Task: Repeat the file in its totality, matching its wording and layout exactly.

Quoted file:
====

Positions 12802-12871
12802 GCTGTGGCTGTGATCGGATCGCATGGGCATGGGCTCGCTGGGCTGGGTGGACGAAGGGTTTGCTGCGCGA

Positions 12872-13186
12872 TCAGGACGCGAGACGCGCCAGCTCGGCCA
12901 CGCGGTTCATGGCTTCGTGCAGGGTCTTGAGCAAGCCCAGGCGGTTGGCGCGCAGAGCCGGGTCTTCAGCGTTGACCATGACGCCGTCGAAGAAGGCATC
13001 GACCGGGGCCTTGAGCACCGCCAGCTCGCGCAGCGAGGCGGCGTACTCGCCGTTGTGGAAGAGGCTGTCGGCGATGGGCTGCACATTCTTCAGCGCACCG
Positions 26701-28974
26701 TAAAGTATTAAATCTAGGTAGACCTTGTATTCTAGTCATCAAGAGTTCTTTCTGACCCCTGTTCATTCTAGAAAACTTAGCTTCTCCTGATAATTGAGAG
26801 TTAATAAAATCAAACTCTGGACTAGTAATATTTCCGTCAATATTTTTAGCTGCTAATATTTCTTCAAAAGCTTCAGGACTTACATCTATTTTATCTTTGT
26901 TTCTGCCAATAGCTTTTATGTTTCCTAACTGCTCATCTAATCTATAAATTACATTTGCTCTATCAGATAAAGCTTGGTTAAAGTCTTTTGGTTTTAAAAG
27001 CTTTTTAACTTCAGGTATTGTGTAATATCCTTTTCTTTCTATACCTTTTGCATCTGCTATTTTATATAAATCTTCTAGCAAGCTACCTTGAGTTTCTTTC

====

Positions 12802-12871
12802 GCTGTGGCTGTGATCGGATCGCATGGGCATGGGCTCGCTGGGCTGGGTGGACGAAGGGTTTGCTGCGCGA

Positions 12872-13186
12872 TCAGGACGCGAGACGCGCCAGCTCGGCCA
12901 CGCGGTTCATGGCTTCGTGCAGGGTCTTGAGCAAGCCCAGGCGGTTGGCGCGCAGAGCCGGGTCTTCAGCGTTGACCATGACGCCGTCGAAGAAGGCATC
13001 GACCGGGGCCTTGAGCACCGCCAGCTCGCGCAGCGAGGCGGCGTACTCGCCGTTGTGGAAGAGGCTGTCGGCGATGGGCTGCACATTCTTCAGCGCACCG
Positions 26701-28974
26701 TAAAGTATTAAATCTAGGTAGACCTTGTATTCTAGTCATCAAGAGTTCTTTCTGACCCCTGTTCATTCTAGAAAACTTAGCTTCTCCTGATAATTGAGAG
26801 TTAATAAAATCAAACTCTGGACTAGTAATATTTCCGTCAATATTTTTAGCTGCTAATATTTCTTCAAAAGCTTCAGGACTTACATCTATTTTATCTTTGT
26901 TTCTGCCAATAGCTTTTATGTTTCCTAACTGCTCATCTAATCTATAAATTACATTTGCTCTATCAGATAAAGCTTGGTTAAAGTCTTTTGGTTTTAAAAG
27001 CTTTTTAACTTCAGGTATTGTGTAATATCCTTTTCTTTCTATACCTTTTGCATCTGCTATTTTATATAAATCTTCTAGCAAGCTACCTTGAGTTTCTTTC